Synchronous replication is the process of copying data over a network so there are multiple up-to-date copies of the data. Data is written to multiple sites at the same time, so the data remains current between sites. Latency requires the sites to be located close together.
Asynchronous replication writes data to the primary storage array first and then copies the data to replication targets. This type of replication is designed to work over long distances and requires less bandwidth.
Backup services are used to archive and recover non-critical data. These include cloud or online backup, remote file backup, and local tape/disk backup.
7.) Identify internal resources and application experts
Regardless of the DR vendor you choose, your organization will need to provide people to help. A DRaaS provider delivers the data mover technology and DR application expertise to set up your DRaaS infrastructure and get your data copied from one location to another – and to orchestrate recovery. Your business will need to contribute people who are familiar with your IT environment and applications, including troubleshooting. They’ll be needed throughout the implementation, which could take a few weeks – or a few months in a complex environment.
8.) Change happens, so test your DR plan regularly
Beyond the initial implementation, set aside time quarterly or at least yearly to test your disaster recovery plan to ensure it is ready. These tests often reveal changes made to an IT environment that impact disaster recovery: a server was retired, firewall and network settings that have been changed, or a new environment was put into production. Testing finds these types of gaps and allows for a smooth recovery when you need it.
9.) Drive short-term ROI from your DRaaS environment
Many of our clients find they can drive further ROI and value from their DRaaS environments. For example, businesses can speed the rate of security patching and mitigate cyber threats and stop ransomware with DRaaS. No longer do you need to apply a patch and hope it doesn’t crash your production environment. DRaaS lets you set up a test bubble where you can safely apply and test security patches before deploying them in production.
Watch the webinar, “From Hurricanes to Hackers: The Expanding Horizons for Disaster Recovery”, to learn more about the impact of DRaaS on cybersecurity.
10.) Derive long-term ROI from your disaster recovery environment
Does your IT transformation journey involve migrating to the cloud or from one cloud to another? Forrester Research’s survey, Cloud Migration Services (May 2017), revealed that more than two-thirds of organizations involved in modernizing their business application portfolio were migrating their existing applications to the cloud.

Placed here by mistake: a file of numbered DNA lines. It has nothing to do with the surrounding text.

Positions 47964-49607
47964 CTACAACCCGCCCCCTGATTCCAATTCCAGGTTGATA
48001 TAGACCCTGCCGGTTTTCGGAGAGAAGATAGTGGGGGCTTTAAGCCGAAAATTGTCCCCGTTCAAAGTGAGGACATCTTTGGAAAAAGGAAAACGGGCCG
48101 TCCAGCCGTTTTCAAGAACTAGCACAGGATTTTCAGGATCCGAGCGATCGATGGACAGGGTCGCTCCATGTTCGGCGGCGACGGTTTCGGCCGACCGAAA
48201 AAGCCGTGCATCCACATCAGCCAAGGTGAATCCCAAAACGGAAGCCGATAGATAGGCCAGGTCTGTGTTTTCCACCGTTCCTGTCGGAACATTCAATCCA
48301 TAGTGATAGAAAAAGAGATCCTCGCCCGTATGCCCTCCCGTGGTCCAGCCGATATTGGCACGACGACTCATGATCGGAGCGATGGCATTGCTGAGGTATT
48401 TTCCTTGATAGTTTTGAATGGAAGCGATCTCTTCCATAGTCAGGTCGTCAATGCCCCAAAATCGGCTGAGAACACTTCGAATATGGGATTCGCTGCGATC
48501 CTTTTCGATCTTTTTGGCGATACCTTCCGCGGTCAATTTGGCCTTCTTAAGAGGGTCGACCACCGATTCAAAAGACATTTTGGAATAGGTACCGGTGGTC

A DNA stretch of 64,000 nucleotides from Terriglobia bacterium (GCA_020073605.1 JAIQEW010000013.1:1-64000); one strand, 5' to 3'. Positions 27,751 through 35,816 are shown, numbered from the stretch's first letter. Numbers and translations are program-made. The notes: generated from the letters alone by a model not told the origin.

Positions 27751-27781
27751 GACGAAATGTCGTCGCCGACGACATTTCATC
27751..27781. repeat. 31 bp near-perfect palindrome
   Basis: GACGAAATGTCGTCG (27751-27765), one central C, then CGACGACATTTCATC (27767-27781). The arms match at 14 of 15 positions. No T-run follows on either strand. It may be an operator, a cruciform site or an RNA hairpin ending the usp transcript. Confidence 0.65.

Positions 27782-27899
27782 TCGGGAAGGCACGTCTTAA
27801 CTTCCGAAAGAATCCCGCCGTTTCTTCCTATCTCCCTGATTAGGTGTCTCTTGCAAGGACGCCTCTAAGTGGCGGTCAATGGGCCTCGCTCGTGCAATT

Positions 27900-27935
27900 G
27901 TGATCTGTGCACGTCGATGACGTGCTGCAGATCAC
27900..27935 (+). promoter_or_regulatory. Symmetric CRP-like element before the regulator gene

DRaaS uses the same tools in many cases as cloud migration, so the availability of these tools can increase your business and IT agility. Consider the business’s long-term goals for the cloud in your disaster recovery plan.
Putting requirements into action with the best DRaaS provider
Since the success of your DR plan depends upon choosing a vendor that meets all of your requirements, this is an important step. Businesses in many industries will want their DRaaS provider to have expertise in regulatory compliance, security services and hybrid cloud deployments, for example. In addition, experience with the platforms and applications you use is essential. (Tip: Certifications can tell you a great deal about which platforms the vendor is qualified to support.)
Focusing your disaster recovery plan on the needs of the business means that RPO, RTO, SLAs and rollover data center locations play huge roles in your choice. In addition, ensure the DRaaS provider offers solutions that allow them to test their systems with minimal to no disruption to your business operations.
As a DRaaS provider, TierPoint helps organizations like yours plan for and limit the impact of interruptions to data, application and infrastructure – in natural disasters, cyber disasters, cloud migration, and routine maintenance and security management. We’ll meet you where you are in your digital transformation journey, including any combination of public cloud providers, a fully-managed TierPoint private cloud, colocation and on-premises solutions.
We collaborate and customize DRaaS solutions to meet your requirements. With a customer-first mindset, TierPoint is a responsive partner that will be involved in the entire planning, implementation and maintenance of your disaster recovery solution. TierPoint scored the highest for satisfaction among evaluated providers in Gartner’s 2018 Magic Quadrant for DRaaS. You’ll get 24×7 support from our available and responsive DR experts.
Take the next step
Build a better disaster recovery plan that truly serves your organization’s business continuity goals and beyond – in any type of downtime event, not just a natural disaster such as a hurricane. Review and strengthen your organization’s disaster readiness plan today with a disaster recovery strategy session.